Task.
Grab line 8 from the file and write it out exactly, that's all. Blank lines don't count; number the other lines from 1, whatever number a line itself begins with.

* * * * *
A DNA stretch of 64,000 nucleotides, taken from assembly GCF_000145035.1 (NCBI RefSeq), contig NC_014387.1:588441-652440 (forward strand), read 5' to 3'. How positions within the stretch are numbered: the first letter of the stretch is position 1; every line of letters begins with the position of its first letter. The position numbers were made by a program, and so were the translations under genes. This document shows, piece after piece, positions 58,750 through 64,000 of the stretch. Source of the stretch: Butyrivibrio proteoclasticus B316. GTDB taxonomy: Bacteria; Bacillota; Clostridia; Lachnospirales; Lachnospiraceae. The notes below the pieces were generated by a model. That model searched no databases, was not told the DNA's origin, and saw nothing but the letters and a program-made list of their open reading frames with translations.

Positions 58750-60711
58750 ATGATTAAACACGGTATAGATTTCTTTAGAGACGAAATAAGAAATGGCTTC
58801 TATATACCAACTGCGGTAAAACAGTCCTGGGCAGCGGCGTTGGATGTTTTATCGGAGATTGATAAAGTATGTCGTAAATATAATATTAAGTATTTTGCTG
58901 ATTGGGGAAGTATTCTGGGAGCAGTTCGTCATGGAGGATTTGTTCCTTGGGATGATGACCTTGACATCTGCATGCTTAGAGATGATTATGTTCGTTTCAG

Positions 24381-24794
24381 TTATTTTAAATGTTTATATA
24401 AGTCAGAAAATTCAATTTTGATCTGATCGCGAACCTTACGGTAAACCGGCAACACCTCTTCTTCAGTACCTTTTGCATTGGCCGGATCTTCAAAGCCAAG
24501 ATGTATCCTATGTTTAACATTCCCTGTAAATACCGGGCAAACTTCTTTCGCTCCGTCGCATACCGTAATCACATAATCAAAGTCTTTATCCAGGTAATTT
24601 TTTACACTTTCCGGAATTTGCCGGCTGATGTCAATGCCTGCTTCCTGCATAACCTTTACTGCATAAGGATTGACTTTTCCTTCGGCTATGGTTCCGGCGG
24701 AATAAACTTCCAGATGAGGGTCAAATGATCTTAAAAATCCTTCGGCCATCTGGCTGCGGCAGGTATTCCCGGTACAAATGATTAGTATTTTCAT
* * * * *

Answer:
24401 AGTCAGAAAATTCAATTTTGATCTGATCGCGAACCTTACGGTAAACCGGCAACACCTCTTCTTCAGTACCTTTTGCATTGGCCGGATCTTCAAAGCCAAG